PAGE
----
Almost three in four (71%) employers said such programs are too costly to implement, while 56% reported they’re too complex to administer.

Tackling costs. There are two main reasons why employers tend to be wary of the increased costs of flexible benefits: 

  • Increased premiums: Sometimes, insurers will increase premiums if they believe the risk profile of the insured will worsen, or if there is risk of anti-selection (i.e., employee chooses a higher benefit level due to being higher risk).
  • Cost of technology and administration: Typically, the cost of flexible benefits technology and administration is 5% to 10% of insurance premiums.

While these barriers sound formidable, they are not insurmountable Modifications in program design can help offset the increases in premiums, if not immediately then within two to three years. Employers may opt to limit opportunities for employees to change benefit levels – for example, going from the lowest to highest level of cover – to reduce anti-selection. In addition, employers may decide to introduce wellbeing benefits to encourage healthier lifestyles, helping reduce health risks, which can lead to lower insurance costs.

Technology costs may not be easily offset, but setting up a flex portable can help reduce other related costs. For example, such a portal can serve as a one-stop source of personalized benefits communications and streamline processes, all of which result in cost efficiencies.  

In addition, improved automation of data feeds with insurance partners can enhance data integrity, thereby helping avoid costly errors.

Managing complexity. Many employers find the prospect of setting up and administering flexible benefits daunting. Issues range from the management complex system interfaces (especially with payroll) to the selection of the right enrollment platform.

 A roadmap with well-defined objectives and goals can help employers get started and serve as a benchmark against which to measure success. Research can help guide the initial planning. This is usually done through one of two approaches: setting up a joint task force, consisting of representatives from different departments to work with HR and an external consultant, to explore the feasibility of introducing flexibility; or by conducting a preference survey or focus group discussions to truly understand which benefits different employee groups value.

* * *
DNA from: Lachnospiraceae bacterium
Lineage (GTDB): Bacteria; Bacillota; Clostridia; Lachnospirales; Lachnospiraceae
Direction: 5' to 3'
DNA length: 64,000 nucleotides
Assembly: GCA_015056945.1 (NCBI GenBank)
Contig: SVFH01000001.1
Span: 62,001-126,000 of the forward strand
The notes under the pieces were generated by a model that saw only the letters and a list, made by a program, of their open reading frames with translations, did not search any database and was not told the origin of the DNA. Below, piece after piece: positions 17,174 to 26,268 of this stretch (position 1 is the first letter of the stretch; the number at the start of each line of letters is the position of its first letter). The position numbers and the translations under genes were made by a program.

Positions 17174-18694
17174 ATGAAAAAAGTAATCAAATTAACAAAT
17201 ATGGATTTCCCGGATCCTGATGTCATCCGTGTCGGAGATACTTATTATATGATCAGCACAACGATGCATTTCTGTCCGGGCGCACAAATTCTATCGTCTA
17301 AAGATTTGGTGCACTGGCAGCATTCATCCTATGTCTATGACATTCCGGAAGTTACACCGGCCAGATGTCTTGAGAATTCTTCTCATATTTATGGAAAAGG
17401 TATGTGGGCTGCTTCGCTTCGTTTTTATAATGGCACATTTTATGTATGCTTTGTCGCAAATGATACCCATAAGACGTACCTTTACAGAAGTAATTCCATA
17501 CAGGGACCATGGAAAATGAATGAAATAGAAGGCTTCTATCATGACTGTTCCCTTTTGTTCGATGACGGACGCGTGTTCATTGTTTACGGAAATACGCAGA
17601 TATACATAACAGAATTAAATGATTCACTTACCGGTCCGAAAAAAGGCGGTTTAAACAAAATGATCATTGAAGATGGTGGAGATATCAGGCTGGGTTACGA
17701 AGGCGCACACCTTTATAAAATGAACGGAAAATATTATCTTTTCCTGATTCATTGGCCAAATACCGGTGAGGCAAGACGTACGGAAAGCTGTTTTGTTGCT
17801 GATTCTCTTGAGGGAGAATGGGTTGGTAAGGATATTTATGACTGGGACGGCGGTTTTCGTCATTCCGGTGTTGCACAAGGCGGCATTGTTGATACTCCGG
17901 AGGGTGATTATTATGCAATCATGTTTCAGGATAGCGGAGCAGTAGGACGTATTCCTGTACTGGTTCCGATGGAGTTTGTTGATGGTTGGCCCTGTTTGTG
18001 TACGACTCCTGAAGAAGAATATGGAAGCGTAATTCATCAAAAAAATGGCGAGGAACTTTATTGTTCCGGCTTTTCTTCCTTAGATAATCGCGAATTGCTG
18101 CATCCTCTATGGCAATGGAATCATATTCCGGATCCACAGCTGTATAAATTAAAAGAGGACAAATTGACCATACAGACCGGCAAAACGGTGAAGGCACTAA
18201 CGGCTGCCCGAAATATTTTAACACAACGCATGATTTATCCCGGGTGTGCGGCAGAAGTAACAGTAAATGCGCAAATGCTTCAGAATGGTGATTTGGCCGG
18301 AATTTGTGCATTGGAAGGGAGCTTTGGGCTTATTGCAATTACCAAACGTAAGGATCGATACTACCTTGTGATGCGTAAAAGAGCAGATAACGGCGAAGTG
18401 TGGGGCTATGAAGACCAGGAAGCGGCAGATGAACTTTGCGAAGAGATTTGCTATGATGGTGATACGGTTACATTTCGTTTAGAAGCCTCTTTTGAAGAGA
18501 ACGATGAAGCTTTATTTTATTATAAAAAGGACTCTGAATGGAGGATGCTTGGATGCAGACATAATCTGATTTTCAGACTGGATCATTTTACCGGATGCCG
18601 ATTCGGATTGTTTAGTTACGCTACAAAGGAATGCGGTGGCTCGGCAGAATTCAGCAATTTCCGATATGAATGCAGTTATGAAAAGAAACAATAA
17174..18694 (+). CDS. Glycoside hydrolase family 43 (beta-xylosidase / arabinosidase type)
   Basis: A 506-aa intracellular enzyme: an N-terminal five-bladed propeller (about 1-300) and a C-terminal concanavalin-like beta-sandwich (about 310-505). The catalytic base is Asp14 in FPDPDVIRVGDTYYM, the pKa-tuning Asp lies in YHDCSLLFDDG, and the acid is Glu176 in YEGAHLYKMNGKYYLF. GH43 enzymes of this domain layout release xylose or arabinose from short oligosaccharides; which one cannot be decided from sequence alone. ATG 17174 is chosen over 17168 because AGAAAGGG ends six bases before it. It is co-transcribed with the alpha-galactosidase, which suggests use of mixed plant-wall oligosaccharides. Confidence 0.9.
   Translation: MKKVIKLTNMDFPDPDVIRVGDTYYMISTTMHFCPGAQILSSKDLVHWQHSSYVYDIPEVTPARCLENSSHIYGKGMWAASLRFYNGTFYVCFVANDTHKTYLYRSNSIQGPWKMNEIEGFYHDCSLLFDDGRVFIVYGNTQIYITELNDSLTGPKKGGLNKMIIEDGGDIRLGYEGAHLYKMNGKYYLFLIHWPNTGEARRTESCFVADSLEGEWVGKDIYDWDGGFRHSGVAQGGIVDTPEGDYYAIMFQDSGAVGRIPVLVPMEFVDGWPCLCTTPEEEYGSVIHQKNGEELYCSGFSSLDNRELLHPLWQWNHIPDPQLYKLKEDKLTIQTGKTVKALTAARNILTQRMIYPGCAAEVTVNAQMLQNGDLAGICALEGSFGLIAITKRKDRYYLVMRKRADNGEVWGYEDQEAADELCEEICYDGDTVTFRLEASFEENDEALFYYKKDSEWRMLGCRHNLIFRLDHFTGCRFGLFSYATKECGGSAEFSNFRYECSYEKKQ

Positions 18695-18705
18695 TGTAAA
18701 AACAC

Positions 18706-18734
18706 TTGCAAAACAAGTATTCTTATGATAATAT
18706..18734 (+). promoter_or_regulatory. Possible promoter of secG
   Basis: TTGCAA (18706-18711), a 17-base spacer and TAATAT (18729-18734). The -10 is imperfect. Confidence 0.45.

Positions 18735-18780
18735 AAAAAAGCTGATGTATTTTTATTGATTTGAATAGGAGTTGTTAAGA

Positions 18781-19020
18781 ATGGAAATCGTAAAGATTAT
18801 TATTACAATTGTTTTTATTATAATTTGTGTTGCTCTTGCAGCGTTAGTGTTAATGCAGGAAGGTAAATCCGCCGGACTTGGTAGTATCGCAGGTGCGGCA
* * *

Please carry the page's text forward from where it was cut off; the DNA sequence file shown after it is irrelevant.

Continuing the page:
It’s important to solicit early feedback and get buy-in from senior leadership. From there, a plan can be designed taking into account the needs of different employee groups and the objectives of the organization.

As you roll out your plan, be sure to use best-in-class tools and technology (e.g., a flexible benefits portal, decision support tools etc.) that will keep employees engaged and that offer the type of experience employees have come to expect in their everyday lives as consumers.

Communicate changes early and often

Effective communication is critical to the success of flexible benefits programs.  We have seen situations where employees misunderstand these programs.  For example, even though employees receive flex credits to enable them to upgrade their benefits, any additional contributions employee must make toward these benefits can be perceived negatively, as a lack of employer support for employee wellbeing. To tackle this challenge, we find that communicating the concept of flexible benefits early is crucial. Conducting a socialization or education session on flexible benefits programs can start as early as the stage at which employers are still considering or assessing the feasibility of implementing such a program.

Ongoing, targeted communication to different employee groups from the earliest stages of program development through implementation and beyond will help ensure that today’s diverse, multigenerational workforce understands and appreciates the value of flexible benefits.


Sitoresmi Melati
Senior Consultant, Advisory and Benefits Solution